Scale of PLY by NOJI Architects
This Victorian two-storey house situated in Dublin, Ireland, was redesigned and extended by NOJI Architects.
Description by NOJI Architects
This Victorian two storey house was dark and damp with a poorly constructed conservatory as the main source of light and link to the garden. The re design of the ground floor knocked the ground floor walls in the return to open out the kitchen into a new extended kitchen/ dining space. The layout maximises the South West orientation and allows both internal window seat and external covered areas to relate to the garden.
The form of the new build plywood structure is a series of interconnecting triangular plains. These plains are positioned to allow light deep into the plan as the sun moves across the house during the day. The plains are supported on a prefabricated plywood lattice structure supported off a glulam beam.
1. The plywood glulam beams support the first floor and are in turn supported using a cruxiform steel column as the only structural steel used in the build. The junction between the two glulam beams was created using a simple lap joint between the beams with long screw connections.
2.The glulam beam frames the ceiling over the kitchen, the ceiling is made up of a prefabricated triangular plywood module laminated in situ creating a diagrid structure and braced by a skin of plywood, acting as the floor for the first floor.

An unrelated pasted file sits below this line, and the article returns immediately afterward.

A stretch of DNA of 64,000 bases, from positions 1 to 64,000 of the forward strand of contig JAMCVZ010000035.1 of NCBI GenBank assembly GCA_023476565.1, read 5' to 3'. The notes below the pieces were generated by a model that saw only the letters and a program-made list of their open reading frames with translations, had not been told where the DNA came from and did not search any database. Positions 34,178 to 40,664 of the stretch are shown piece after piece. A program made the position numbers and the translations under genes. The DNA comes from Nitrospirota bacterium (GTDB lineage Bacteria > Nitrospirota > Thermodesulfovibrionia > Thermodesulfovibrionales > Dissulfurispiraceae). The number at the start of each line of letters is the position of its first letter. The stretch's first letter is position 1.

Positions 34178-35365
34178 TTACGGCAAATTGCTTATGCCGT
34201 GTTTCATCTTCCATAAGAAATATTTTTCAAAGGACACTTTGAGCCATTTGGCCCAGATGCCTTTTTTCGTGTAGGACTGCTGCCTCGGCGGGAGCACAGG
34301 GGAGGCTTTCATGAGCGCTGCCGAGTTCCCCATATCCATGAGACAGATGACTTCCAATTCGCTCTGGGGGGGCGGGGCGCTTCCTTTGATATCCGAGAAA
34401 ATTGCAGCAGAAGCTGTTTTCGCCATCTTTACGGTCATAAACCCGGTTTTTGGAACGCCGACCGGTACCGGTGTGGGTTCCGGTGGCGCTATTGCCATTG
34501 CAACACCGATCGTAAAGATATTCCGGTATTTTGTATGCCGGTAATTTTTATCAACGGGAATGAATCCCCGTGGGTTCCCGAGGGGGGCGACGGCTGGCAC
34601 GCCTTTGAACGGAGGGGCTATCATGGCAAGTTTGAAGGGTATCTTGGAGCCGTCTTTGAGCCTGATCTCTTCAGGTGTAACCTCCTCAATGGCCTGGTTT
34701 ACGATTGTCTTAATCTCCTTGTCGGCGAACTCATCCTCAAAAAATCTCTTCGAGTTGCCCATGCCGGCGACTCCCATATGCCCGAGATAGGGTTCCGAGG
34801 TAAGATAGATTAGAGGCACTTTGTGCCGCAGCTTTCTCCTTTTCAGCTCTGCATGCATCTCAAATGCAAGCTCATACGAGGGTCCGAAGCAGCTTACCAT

3. The structure over the new build area to the side of the glulam beam is a skewed lattice structure, made up of prefabricated plywood beams interconnecting to form the structural frame and to carry the glass and solid plains above.
Efficiency and Value
Plywood is used in three very different structural solutions within this project for its aesthetic, structural and economic properties. The structure was prefabricated off site where possible reducing time on site and increasing accuracy and quality of the build.
This project was a multi-disciplinary effort between the Contracting firm , the Structural engineers and the Architect and shows that with early collaboration between all parties a well-considered and well-built solution can be found to the brief.
Photography by Alice Clancy